For what it's worth, there were nowhere near 38 actual witnesses, although that seems to be the number of people interviewed by the police. More than that, there are those who insist their calls to the police precinct went unheeded, and when the cops did show up later to investigate the murder scene, one resident said bitterly "You should have come when we called."
But the Kitty Genovese story is only and forever about how the terrible people of Kew Gardens, Queens refused to get involved—as if the perp didn't even exist.
Likewise, we can debate excessive force in the Mike Brown case, but no one seems to care that had he not acted like a vicious thug, which no one disputes, he would surely be alive today.
Oh yeah. The "official" tainted version of the Genovese case came from the NY Times. What a surprise.
This HND piece looks at the cynical use of the Ebola scare as a vehicle to advance special interests.
One of the first to take advantage of the crisis was the clownish Francis Collins, director of NIH, who rather absurdly claimed that the agency's problems in fighting the disease have been hampered by a series of budget cuts. No one, including people within NIH, was fooled for long. But for Collins, being a political hack has always been more important than acting as a physician.
Then, there's the shrill Ebola-fueled campaign launched by the National Nurses United (NNU). Plenty of details are covered in the piece, but let's just say this: Beware militant Leftists masquerading as a health care union. Yeah, they're so concerned about infection control that they are against their own nurses getting flu shots.
On November 21st, the Washington Post ran a Special Report on diabetes, featuring a series of supposedly informative articles. The report was sponsored by Novo Nordisk, a big name (maybe the biggest) in diabetes care. No doubt, they have every interest in getting people off their meds...
To be kind, the report was a profound waste of time, and very much in keeping with so-called "diabetes education," provides zero takeaway for the diabetic. I vented a bit via e-mail to the report's editor, Mary Jordan.
Dear Ms. Jordan--
Talk about a missed opportunity! As one who writes a weekly health column for a major website, perhaps I was naive to think that your coverage of this topic would include something other than the tired old cliches, which—by the way—have only worsened public health. Here is why there is an "epidemic" of diabetes:
1. The conflation of the very real and devastating autoimmune condition of Type 1 (real) diabetes with the lab finding of hyperglycemia, which has quite cynically been named "Type 2 diabetes." After all, it is so much easier to build a brand with 29 million sufferers than less than 1 million.
2. The criminal advocacy of a low-fat/ high carb diet by both the ADA and AHA, despite mountains of evidence to the contrary.
3. The advocacy of expensive, harmful, and often avoidable pharmaceutical therapy to promote glycemic control. Might I suggest that you actually read the papers, endlessly cited, which are purported to "prove" the necessity of tight glycemic control, but in fact do no such thing.
Moreover, the record of pharmaceutical therapy in this area is far from stellar. Indeed, there is really only one drug that probably is safe and effective, and that is Metformin. Ironically, though, Metformin does little to directly lower blood glucose. Instead, it mitigates so-called "liver dump," whereby for many people, during a period of not eating, the equivalent of as much as 70 grams of carbs is forced into the blood by the liver.
Of course, as Diane Kress has pointed out, the same mitigation effect can be achieved by consuming 15-20 grams of carbs.
4. As to insulin therapy for type 2s, this is the single most absurd aspect of the "epidemic." To be sure, insulin will almost instantly lower blood glucose, and that is why it is essential therapy for type 1s. But, consider this: 80% of type 2s are obese. Insulin lowers blood glucose by forcing the glucose into the cell. In other words, insulin will make a fat person more fat! But then, he will need even more insulin, which will make him still fatter...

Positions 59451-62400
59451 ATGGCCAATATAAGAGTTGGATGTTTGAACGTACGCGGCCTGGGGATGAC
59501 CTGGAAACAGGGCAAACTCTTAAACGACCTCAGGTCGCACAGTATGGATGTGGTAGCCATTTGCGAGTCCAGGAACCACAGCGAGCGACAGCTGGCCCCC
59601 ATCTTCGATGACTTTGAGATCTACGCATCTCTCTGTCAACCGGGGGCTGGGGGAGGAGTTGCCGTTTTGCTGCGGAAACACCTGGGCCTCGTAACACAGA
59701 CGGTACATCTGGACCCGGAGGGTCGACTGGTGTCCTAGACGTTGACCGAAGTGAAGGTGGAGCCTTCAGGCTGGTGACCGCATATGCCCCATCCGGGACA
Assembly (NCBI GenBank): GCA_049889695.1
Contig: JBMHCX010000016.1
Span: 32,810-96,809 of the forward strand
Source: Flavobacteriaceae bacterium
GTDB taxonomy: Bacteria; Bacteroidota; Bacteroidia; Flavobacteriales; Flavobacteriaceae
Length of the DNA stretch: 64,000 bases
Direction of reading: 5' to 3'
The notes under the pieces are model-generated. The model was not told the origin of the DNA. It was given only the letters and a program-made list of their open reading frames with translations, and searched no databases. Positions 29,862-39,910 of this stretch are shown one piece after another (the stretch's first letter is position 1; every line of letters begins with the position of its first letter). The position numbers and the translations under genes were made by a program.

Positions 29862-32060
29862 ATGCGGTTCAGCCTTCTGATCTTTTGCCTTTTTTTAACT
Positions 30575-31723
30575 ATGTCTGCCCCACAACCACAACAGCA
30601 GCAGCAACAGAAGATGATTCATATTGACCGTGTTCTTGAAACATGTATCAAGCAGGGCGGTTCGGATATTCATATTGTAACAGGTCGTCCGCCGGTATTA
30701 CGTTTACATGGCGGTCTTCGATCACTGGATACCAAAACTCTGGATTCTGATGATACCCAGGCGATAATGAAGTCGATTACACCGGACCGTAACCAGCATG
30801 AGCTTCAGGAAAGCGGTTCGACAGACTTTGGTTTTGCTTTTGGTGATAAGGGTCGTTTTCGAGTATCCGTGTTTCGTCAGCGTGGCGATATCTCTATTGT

His insulin resistance occurs *because* he is fat, as the body's defense to prevent him from gaining more weight.
5. However, the most basic reason for our "epidemic" is that the "diabetes" blood glucose level has been lowered from 160 milligrams per deciliter to 140 milligrams per deciliter to 125 milligrams per deciliter. Good luck finding any scientific evidence behind this. It sure does create more diabetics, though, right? Bear in mind that dozens of things can temporarily raise blood glucose, including stress. Stress can easily raise this number by 30 points.
OK, then. What if someone who is already stressed gets his blood tested to discover it is 126? He is now given the provisional diagnosis of type 2 diabetes, and I promise you is more stressed. He comes back a few days later, and this finding is confirmed.
You might ask: What if he never shows this hyperglycemia ever again? It doesn't matter. He is now a diabetic for life, which means at the very least that his life insurance will be forever rated.
We have more treatment, more drugs sold, and higher insurance rates for life, regardless of any other health findings. Cool racket, no?
You might try doing some real journalism next time.
This HND piece applies the "treating symptoms, rather than causes" criticism to how we approach mental illness. It's no secret that there are serious limitations to psychoactive drugs, even if they are champion best-sellers.
We highlight some works that offer new pathways to therapy, and give a plug to Marcia Angell, MD, for her efforts in exposing the questionable practices of Big Pharma. Read the complete article.
This HND piece takes a hard look at Obamacare, in the wake of the resounding defeat suffered by Dems in the recent midterm elections.
Let's see. The uninsured have been reduced from 45 million to...41 million, at only a cost of multiple billions. Virtually everyone's insurance rates have gone up, despite Obama's ridiculous statement that a family would save $2500. And, if that's not bad enough, the budget folks have admitted that they cannot even figure out what this boondoggle is costing.
The ACA is hands down the worst piece of social legislation ever passed in US history—-and may well retain that distinction until the end of time.
This HND piece examines a relatively new trend in health care: Direct Primary Care. This is a better version of concierge medicine in that there is no insurance involvement. For a monthly fee, you are prepaid to see the doc as often as you like. And, freed from the hassles of dealing with insurance companies, the doctor's overhead is lowered by an average of 40 percent.
What's more, this sort of intelligent prepaid plan puts health insurance back to what it is supposed to be: Coverage for catastrophic illness, not every day stuff.